15  10600                MR. REAUME:  Yes.
16  10601                COMMISSIONER WILSON:  I am talking
17     about in new media.
18  10602                MR. REAUME:  No.
19  10603                COMMISSIONER WILSON:  Are there any
20     barriers to you advertising?
21  10604                MR. REAUME:  Currently, no.
22  10605                COMMISSIONER WILSON:  No.
23  10606                MR. REAUME:  We don't know of any.
24  10607                COMMISSIONER WILSON:  Okay.  In your
25     oral comments -- let me just find the reference -- you


 1     say under point No. 5 "Further regulation will stifle
 2     innovation".
 3  10608                I just went through and sort of
 4     highlighted all of your references to additional
 5     regulations, further regulations.  I am just wondering
 6     what are you talking about, which regulations are you
 7     talking about?
 8  10609                MS CURRAN:  Speaking in terms of
 9     advertising, we don't want there to be any additional
10     restrictions put on what the advertisers can say, the
11     content of the commercial.
12  10610                COMMISSIONER WILSON:  Additional to
13     what?
14  10611                MS CURRAN:  To all the codes that are
15     currently in place.
16  10612                COMMISSIONER WILSON:  Okay.
17  10613                MS CURRAN:  Like the Advertising
18     Standards Code.
19  10614                COMMISSIONER WILSON:  So you are not
20     talking about regulations that we have created.
21  10615                MS CURRAN:  No.
22  10616                COMMISSIONER WILSON:  Also, on page 2
23     of your written submission at paragraph 9 you state:
24                            "Any attempts to regulate the
25                            Internet would be difficult, but


 1                            that is not to say, however,
 2                            that anything should go."
 3  10617                Are you suggesting with that
 4     statement there are some types of restraints that you
 5     think are appropriate or necessary?
 6  10618                MR. REAUME:  Well, certainly anything
 7     that's illegal in the land should also be illegal on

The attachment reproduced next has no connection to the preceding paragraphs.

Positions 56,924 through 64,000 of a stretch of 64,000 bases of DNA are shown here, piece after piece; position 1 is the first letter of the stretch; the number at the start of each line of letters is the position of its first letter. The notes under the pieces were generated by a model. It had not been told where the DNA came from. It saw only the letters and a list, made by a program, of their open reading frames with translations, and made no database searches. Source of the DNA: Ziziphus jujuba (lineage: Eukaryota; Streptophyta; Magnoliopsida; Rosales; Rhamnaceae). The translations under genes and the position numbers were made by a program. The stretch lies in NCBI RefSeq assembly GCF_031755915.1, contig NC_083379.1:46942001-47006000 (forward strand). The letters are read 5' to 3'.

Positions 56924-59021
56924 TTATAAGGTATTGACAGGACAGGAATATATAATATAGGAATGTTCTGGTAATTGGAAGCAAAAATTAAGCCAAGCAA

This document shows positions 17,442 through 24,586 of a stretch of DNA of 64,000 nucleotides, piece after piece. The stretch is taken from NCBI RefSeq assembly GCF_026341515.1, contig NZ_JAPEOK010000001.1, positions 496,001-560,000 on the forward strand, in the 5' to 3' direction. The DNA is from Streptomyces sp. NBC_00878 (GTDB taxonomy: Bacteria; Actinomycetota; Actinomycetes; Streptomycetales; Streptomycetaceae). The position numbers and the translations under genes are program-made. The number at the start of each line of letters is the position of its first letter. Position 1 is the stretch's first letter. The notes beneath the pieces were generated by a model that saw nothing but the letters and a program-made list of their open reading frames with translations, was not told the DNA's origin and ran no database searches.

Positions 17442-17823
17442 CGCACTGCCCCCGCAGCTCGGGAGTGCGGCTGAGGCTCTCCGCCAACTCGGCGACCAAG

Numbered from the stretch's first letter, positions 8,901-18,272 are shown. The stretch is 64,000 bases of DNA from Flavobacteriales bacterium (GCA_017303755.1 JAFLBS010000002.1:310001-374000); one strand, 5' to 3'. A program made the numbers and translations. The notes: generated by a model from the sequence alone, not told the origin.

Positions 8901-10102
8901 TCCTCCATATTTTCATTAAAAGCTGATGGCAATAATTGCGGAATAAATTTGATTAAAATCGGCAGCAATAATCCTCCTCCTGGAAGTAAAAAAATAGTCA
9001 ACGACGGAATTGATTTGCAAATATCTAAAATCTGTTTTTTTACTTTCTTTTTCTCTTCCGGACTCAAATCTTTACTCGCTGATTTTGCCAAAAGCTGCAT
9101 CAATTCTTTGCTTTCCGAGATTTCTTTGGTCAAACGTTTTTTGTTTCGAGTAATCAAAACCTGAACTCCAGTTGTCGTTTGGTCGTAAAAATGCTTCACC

8     the Internet.  I guess that's what we were trying to
 9     get at there, there are certainly legal activities. 
10     Just because it's an international borderless difficult
11     to regulate medium, it doesn't mean that anything
12     should go.  The criminal law and certainly advertising
13     law should pertain to the activities on the Internet
14     also.
15  10619                COMMISSIONER WILSON:  You talked
16     earlier during your oral comments and you talk in your
17     submission about the problem that you face, that
18     advertisers face, in terms of accurate and
19     comprehensive audience measurement.
20  10620                You mentioned that there are several
21     companies currently offering independent third party
22     auditing.  IABC also mentioned that there were
23     independent companies.  Who are these companies and
24     what kinds of measurement are they doing?
25  10621                MS CURRAN:  A.C. Nielsen does an


 1     audit.  That's the key one that I know of in Canada
 2     that is doing it.  The rest are places in the U.S. 
 3     Again, it's sort of taking their data and extrapolating
 4     it for Canada.
 5  10622                As AIB was saying, we are still
 6     struggling with the definitions and is that the
 7     appropriate definition and does that mean anything to
 8     advertisers.  You may have 400 hits, but if it's a hit
 9     that's a flash and no one is actually staying and
10     reading your message, that's not very valuable to an
11     advertiser.